Luscombe (UK) Aircraft and Projects


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31 December 2008
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I stumbled across this strange creature, apparently a prototype armed ultralight aircraft for close support that is on display at the Newark Air Museum in the UK. Can anyone tell me more?


Luscombe P3 Rattler Strike G-BKPG

At Newark Air Museum. Prototype single-seat ultra-light general purpose aircraft, Could be armed with an optional McDonnell Douglas 7.62mm Chain Gun or 2" Rocket launchers!!!

G-BKPG was the pre-production airframe and it flew for the first time on 2nd November 1983. The aircraft was designed to provide quick reaction close military support and also to be easily dismantled for quick deployment around the battlefield. Advice on the best mix of weapons was obtained from the Royal Ordnance Factory but it is not known whether any of the proposed weapon systems were ever tested on the aircraft.

Source: Claire Parfrey's Flickr page
Hilarious letter, hesham, thanks for that. Here is more on the plane itself.
From the article:

A descendant of Luscombe's earlier Valiant
two-seater, Rattler has been developed for close-support
missions, with the Royal Ordnance Factories advising on possible weapons.
The proposed armament of one 7-62mm Hughes Chain Gun
puts Rattler firmly into the "serious" category.
Other warload options include up to
14 2in unguided air-to-ground rockets,
or a landmine dispenser for rapid area denial,
carrying up to 144 anti-personnel mines.

Rattler philosophy is that of a simple, cheap aircraft
which can be disassembled, crated to a forward area,
rapidly assembled in the field, and operated from grass strips
or roads on quick-reaction close-support missions. Alternatively,
the airframe can be equipped as a drone for reconnaissance
of heavily defended targets.

The boot-shaped fuselage has a welded 3in aluminium
tube mainframe, while the wing comprises a box-section
main spar and I-section rear spar with polyurethane foam
interior filling. The fuselage and wing skins are of nonstressed
glassfibre, with the metal hardpoints for weapons
glassed into the primary structure. Fuel tanks are in
the wing centre-section and aircraft belly.

The cockpit is large and roomy, with a good view
ahead, down, and to the sides, marred only slightly by the
canard. A "chiselled" nose with an optically flat window
allows the fitting of electrooptical sensors, cameras, or a
laser target marker. Because the proposed mount for the
7 • 62mm gun is dictated by the c.g., the gun will be mounted
high on the starboard side of the fuselage with the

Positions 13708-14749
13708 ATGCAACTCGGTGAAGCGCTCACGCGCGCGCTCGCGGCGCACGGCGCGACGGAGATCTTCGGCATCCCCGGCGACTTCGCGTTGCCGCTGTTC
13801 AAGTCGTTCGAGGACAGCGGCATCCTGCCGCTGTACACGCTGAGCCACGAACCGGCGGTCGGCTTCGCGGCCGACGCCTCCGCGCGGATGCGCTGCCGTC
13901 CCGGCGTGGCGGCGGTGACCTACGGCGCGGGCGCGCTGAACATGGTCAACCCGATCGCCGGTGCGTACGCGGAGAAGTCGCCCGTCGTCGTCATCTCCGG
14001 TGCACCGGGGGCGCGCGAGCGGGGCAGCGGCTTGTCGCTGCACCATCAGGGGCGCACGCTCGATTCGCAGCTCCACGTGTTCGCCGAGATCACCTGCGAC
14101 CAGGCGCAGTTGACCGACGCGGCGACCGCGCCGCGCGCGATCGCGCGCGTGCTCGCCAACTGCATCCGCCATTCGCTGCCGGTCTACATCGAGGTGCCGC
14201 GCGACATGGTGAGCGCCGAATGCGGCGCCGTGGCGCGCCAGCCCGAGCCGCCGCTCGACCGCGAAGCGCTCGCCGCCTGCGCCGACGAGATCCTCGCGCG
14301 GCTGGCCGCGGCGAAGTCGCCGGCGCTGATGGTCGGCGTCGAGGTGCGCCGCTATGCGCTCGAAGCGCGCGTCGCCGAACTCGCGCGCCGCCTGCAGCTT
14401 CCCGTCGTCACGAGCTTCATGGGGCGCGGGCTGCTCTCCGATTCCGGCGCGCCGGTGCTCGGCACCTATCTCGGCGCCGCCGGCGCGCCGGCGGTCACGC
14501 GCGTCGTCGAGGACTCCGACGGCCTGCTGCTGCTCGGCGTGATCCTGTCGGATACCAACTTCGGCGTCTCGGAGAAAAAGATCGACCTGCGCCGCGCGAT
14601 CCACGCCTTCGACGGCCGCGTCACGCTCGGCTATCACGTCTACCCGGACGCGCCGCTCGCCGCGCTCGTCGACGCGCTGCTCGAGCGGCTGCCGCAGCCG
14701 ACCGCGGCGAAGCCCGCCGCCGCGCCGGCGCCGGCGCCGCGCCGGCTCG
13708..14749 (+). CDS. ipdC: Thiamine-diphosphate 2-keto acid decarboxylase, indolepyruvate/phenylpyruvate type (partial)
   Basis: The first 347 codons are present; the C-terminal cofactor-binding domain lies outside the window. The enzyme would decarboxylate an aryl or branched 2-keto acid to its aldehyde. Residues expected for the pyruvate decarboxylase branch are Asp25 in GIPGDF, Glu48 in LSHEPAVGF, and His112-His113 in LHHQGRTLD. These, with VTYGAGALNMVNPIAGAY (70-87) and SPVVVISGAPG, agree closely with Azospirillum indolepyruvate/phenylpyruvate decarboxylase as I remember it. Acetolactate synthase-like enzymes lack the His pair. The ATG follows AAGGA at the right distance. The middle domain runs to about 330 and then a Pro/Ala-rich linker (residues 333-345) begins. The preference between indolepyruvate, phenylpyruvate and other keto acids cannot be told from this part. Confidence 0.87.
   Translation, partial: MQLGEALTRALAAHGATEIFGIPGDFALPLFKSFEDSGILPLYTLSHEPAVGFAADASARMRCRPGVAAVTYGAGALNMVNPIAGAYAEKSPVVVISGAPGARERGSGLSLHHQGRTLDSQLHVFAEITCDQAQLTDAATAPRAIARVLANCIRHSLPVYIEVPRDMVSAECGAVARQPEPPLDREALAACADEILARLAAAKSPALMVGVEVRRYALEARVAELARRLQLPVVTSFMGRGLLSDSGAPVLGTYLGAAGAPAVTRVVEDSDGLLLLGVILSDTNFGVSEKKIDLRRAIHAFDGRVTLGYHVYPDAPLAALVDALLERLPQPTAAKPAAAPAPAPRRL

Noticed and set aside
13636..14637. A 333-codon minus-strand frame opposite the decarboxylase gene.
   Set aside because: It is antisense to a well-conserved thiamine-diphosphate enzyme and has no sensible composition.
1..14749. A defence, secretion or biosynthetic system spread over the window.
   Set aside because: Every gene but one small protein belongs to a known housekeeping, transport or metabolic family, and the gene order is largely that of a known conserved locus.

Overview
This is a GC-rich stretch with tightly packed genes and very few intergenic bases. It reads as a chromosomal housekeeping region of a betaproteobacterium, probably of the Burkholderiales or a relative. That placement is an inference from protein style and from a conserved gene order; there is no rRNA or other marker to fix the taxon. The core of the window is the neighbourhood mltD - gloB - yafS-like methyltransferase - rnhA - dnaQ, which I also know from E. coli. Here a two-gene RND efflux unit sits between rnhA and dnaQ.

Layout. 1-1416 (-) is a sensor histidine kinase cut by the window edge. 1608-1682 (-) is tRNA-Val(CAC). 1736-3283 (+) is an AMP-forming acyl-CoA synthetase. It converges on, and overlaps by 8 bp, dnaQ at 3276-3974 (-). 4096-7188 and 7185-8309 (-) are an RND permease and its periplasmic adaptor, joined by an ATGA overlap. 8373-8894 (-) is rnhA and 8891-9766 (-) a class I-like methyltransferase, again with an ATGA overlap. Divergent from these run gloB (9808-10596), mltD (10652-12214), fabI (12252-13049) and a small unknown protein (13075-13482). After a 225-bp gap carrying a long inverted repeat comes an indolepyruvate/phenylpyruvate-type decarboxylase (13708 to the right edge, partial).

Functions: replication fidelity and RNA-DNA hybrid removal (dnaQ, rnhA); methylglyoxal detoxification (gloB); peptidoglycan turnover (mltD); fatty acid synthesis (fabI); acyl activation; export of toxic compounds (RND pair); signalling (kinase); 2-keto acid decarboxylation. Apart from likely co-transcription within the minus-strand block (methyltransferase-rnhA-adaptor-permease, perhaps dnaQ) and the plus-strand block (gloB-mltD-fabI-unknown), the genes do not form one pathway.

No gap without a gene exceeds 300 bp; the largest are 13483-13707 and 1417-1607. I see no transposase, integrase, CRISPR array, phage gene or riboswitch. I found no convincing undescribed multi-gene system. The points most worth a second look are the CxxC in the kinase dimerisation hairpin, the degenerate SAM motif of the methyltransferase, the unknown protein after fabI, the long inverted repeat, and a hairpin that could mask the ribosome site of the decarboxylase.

2,000-round magazine behind the pilot's seat, obviating trim
changes as the magazine empties.

Wing mounts could carry 2in, 101b unguided rockets in a
seven-round launcher on each side. An alternative load is a
four-tube Ranger antipersonnel mine dispenser on
each side. Each tube ejects 18 mines, giving a total field of
144. An electrically initiated cartridge fires the mines a
distance of 100m from a static launch. Each 18-round tube is
emptied in one second, and each mine takes 20sec to arm.
Time of flight from static launch is 15sec, giving five
seconds leeway for the revised ballistics of airborne launch.
A low-level dispensing run is therefore essential.

Rattler can easily be disassembled
for transport to a battle area. The two fins
mounted on the trailing edge inboard of the struts are
removed, the canards unplugged, and the wing derigged
into two parts. Rerigging in the field takes
two men about 15min. Pushpull control rods considerably
ease this task.

Take-off distance is predicted as 200ft from a grass
strip and 150ft from tarmac, over a 50ft obstacle with a
lift-off speed of 42kt. Climb rate is 800ft/min, and
Rattler's cruise and maximum speeds are 85kt and 100kt
respectively. At 2,700 r.p.m., fuel flow is 1 • 7gal/hr, giving a
speed of 80kt. Endurance is about 12hr for the drone version.
Stressed to +6/-3g, this type does not stall, says
Luscombe, but "squishes downwards at 27kt". Rattler
has a 600 n.m. range with a 6501b payload. Empty weight
is 4501b, giving a maximum take-off weight of around
1,1001b. For short-field landings the rudders are turned
inwards simultaneously to act as spoiler/airbrakes.

Rattler is powered by the Weslake 65/80-118-02, a two cylinder
880cc engine producing 80 b.h.p. at 3,400 r.p.m.
and weighing 1351b. Other engine options include a
Normalair Garrett 5 or the Risborough three-cylinder radial.

Kind of reminds me of Bob Diemert's 'Defender', although that may not be a good thing. Interesting looking craft, I would imagine it's aerodynamics were... different.
I change the title,

that's because there is many aircraft and projects to this designer,here
is all I know.

Jane's All the World's Aircraft 1986-87


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hesham said:
I change the title, that's because there is many aircraft and projects to this designer

Good idea, but unless you edit the title of the very FIRST post in the thread it will not change the whole topic's title!
Let's take the idea as the deed ;)
80 hp ground attack in 1983? ;D Personally, I'd like to have at least as much armour as late war WWI aircraft...
From JAWA 1985,

here is Luscombe P3B Viper in details.


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